Govt wants SC to pause order on appointment of COAs

Attorney General Mukul Rohatgi asked a three-judge Bench led by Justice Dipak Misra to hold its order appointing a Committee of Administrators to run the BCCI on a daily basis as the government is proposing a "wholistic measure" in the nature of a legislation or a State order to fortify the various sports associations with "some autonomy".

The Centre told the Supreme Court that it is mulling a legislation or an executive order to clothe sports bodies with more autonomy.

Even as sportspersons and Olympians hail the Supreme Court-appointed Justice R. M. Lodha panel's reforms in the BCCI and want to implement them in the National Sports Development Code, the Centre on Tuesday told the apex court that it is mulling a legislation or an executive order to clothe sports bodies with more autonomy.

READ: >Pawar, other BCCI members backed Shashank Manohar on ICC changes

Attorney General Mukul Rohatgi asked a three-judge Bench led by Justice Dipak Misra to hold its order appointing a Committee of Administrators to run the BCCI on a daily basis as the government is proposing a "wholistic measure" in the nature of a legislation or a State order to fortify the various sports associations with "some autonomy".

National impact

Mr. Rohatgi indicated that drastic changes in membership patterns and administrative mechanisms, as seen in BCCI's case, has not only a national impact but also affects the image of Indian sports administration, internationally.

The submission of the Attorney-General, who represents three BCCI members — Railways, Indian association of varsities and the tri-services of the armed forces, came immediately after senior advocate Kapil Sibal, appearing for some State cricket associations, brought attention to an application filed by amicus curiae Gopal Subramanium that the State associations should be "taken over" if they do not undertake to comply with the Lodha reforms.

> Read: Centre and SAI forced to take a stand on Lodha recommendations

The Bench was hearing the specific issue of appointing the administrative committee for the BCCI, based on a confidential list of names suggested by Mr. Subramanium and senior advocate Anil Divan.

"This appointment of administrators should be held back for two weeks. Problems and precedent that it (appointment of committee of administrators) would create is not only domestic in nature but it would permeate to the international arena," Mr. Rohatgi said.

BCCI, a private body

Referring to the Zee telefilms judgment of the Supreme Court, Mr. Rohatgi submitted that the apex court had already declared the BCCI as a private body.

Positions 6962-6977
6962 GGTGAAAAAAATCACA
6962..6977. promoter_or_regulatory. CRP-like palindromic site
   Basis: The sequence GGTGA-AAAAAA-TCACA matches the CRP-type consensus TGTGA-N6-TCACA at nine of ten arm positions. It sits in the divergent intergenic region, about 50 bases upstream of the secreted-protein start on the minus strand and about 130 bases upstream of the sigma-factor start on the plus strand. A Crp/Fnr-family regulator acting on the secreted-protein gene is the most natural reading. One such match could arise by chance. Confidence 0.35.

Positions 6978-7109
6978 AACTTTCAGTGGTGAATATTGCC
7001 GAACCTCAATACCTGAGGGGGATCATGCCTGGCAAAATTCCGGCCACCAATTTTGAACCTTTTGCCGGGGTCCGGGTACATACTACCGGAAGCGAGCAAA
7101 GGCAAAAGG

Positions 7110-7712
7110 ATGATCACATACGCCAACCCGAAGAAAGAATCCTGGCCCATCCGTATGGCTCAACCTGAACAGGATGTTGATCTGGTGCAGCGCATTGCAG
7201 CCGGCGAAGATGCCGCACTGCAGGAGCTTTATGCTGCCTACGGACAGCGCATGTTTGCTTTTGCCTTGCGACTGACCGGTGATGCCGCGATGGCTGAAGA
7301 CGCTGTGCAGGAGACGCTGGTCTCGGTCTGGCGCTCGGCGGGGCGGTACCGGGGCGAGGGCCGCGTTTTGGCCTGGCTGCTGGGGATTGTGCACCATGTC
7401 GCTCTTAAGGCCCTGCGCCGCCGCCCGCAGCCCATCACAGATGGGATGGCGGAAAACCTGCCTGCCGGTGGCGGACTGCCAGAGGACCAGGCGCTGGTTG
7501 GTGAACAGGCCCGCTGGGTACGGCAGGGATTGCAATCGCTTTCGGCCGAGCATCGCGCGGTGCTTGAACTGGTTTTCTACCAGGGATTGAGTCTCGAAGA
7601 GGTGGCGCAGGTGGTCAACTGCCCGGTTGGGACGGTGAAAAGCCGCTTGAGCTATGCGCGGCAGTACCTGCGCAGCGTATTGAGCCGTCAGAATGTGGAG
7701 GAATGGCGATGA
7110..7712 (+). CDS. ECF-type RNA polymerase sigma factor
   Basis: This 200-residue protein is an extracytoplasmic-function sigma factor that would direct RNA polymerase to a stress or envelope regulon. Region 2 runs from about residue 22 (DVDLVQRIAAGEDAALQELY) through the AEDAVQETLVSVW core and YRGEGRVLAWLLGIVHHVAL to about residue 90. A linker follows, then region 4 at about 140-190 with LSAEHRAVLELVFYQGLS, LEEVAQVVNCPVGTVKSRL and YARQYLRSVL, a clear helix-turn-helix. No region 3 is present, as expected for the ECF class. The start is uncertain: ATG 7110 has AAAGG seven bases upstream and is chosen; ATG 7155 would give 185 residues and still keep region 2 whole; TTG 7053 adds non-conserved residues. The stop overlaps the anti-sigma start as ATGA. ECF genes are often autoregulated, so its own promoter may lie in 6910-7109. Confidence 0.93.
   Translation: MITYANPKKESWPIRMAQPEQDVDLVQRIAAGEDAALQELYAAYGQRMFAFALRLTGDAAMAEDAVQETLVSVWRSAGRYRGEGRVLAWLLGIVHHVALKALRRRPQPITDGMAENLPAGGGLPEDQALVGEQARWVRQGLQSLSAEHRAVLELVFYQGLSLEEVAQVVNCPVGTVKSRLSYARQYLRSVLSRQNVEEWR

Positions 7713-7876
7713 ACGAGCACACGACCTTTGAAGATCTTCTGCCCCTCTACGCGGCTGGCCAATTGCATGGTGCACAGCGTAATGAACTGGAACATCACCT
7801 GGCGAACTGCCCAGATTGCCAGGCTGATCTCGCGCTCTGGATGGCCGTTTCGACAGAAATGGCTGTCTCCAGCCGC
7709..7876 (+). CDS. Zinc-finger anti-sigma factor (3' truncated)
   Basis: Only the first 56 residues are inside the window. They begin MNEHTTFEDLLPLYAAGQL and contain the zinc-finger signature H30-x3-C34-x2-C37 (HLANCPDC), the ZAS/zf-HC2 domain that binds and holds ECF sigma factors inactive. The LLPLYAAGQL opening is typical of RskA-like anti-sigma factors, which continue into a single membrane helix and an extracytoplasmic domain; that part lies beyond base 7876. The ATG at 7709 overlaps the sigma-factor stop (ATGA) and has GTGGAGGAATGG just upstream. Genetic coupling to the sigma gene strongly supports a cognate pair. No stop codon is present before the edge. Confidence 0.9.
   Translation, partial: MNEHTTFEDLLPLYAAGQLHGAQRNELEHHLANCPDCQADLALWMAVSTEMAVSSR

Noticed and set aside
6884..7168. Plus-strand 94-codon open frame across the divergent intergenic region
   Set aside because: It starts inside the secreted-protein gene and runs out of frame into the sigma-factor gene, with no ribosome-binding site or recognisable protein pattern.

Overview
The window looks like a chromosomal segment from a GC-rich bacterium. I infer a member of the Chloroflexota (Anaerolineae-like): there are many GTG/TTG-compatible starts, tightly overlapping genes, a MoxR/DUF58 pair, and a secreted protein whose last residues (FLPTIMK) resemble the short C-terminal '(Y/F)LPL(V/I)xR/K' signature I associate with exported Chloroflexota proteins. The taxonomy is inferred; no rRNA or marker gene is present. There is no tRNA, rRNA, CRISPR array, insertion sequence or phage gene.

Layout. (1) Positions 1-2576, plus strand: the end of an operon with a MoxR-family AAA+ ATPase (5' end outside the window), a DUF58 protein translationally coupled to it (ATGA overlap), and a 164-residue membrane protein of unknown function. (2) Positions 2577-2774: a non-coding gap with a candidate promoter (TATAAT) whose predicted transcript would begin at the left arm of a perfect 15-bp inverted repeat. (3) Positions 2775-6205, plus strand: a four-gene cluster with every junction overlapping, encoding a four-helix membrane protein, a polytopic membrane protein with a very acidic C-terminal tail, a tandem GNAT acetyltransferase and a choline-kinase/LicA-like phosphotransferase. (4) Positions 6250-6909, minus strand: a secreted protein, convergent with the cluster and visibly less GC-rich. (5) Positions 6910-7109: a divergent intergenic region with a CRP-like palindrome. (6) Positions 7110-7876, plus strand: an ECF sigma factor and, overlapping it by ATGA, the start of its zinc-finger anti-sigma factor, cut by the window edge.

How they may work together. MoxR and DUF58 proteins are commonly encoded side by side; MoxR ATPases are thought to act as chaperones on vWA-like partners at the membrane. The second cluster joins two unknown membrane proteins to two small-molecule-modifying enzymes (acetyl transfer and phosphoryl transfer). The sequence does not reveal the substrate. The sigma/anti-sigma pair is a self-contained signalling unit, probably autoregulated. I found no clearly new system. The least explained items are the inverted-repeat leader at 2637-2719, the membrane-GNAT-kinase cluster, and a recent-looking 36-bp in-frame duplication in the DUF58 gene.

"If interventions are made into the internal affairs of private bodies, tomorrow private bodies dealing with art, films, etc, all walks of life will not be spared.... There will be international ramifications. This case has far-reaching consequences, the judgment and subsequent orders have to be re-looked," Mr. Rohatgi submitted.

READ: >BCCI trying to convene meeting on Thursday

"But where were you when we heard the matter at length? Why did you not intervene earlier?" Justice Misra retorted at Mr. Rohatgi, who has only started appearing recently.

Latching on to Mr. Rohatgi's key point in his submissions, the Supreme Court asked: "You are also not very sure of how the legislation you may bring in would impact the international sports arenas, are you?"

"We are not trying to destroy the autonomy of sports bodies. We are removing the impure elements from them, so that they gain autonomy," Justice Misra addressed Mr. Rohatgi.

"Once we pen down an order, it is clear as day that it will be implemented," Justice Misra said.

Suggest names for committee

The court refused to keep its order for appointment of committee of the BCCI administrators in abeyance. However, it invited the government and some State associations to suggest names for the committee by January 30, the next day of hearing.

The court made it clear that it would not accept persons suggested by the amicus and Mr. Divan who are over 70 years old and, thus, disqualified as per the Lodha panel recommendations.

Meanwhile, the court allowed the BCCI to name three of its current office-bearers who are not disqualified by Lodha Committee recommendations, for the purpose of representing the BCCI at the ICC executive committee meeting in the first week of February, 2017.